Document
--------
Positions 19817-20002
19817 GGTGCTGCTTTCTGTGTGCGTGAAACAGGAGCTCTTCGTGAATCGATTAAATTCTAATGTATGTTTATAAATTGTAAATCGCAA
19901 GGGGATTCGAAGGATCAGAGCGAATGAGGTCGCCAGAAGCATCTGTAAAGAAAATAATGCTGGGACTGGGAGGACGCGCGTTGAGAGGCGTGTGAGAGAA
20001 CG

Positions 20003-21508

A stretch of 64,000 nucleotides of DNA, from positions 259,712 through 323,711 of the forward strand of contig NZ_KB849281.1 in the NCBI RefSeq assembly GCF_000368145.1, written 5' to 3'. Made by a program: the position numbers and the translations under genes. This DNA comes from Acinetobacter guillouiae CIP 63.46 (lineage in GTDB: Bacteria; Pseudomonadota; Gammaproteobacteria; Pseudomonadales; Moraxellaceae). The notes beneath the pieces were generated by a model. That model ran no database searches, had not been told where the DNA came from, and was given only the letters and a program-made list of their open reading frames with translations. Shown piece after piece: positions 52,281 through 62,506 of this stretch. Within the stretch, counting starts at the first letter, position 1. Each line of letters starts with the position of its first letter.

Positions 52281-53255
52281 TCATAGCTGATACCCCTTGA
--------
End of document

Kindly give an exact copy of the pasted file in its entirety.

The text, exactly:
Positions 19817-20002
19817 GGTGCTGCTTTCTGTGTGCGTGAAACAGGAGCTCTTCGTGAATCGATTAAATTCTAATGTATGTTTATAAATTGTAAATCGCAA
19901 GGGGATTCGAAGGATCAGAGCGAATGAGGTCGCCAGAAGCATCTGTAAAGAAAATAATGCTGGGACTGGGAGGACGCGCGTTGAGAGGCGTGTGAGAGAA
20001 CG

Positions 20003-21508

A stretch of 64,000 nucleotides of DNA, from positions 259,712 through 323,711 of the forward strand of contig NZ_KB849281.1 in the NCBI RefSeq assembly GCF_000368145.1, written 5' to 3'. Made by a program: the position numbers and the translations under genes. This DNA comes from Acinetobacter guillouiae CIP 63.46 (lineage in GTDB: Bacteria; Pseudomonadota; Gammaproteobacteria; Pseudomonadales; Moraxellaceae). The notes beneath the pieces were generated by a model. That model ran no database searches, had not been told where the DNA came from, and was given only the letters and a program-made list of their open reading frames with translations. Shown piece after piece: positions 52,281 through 62,506 of this stretch. Within the stretch, counting starts at the first letter, position 1. Each line of letters starts with the position of its first letter.

Positions 52281-53255
52281 TCATAGCTGATACCCCTTGA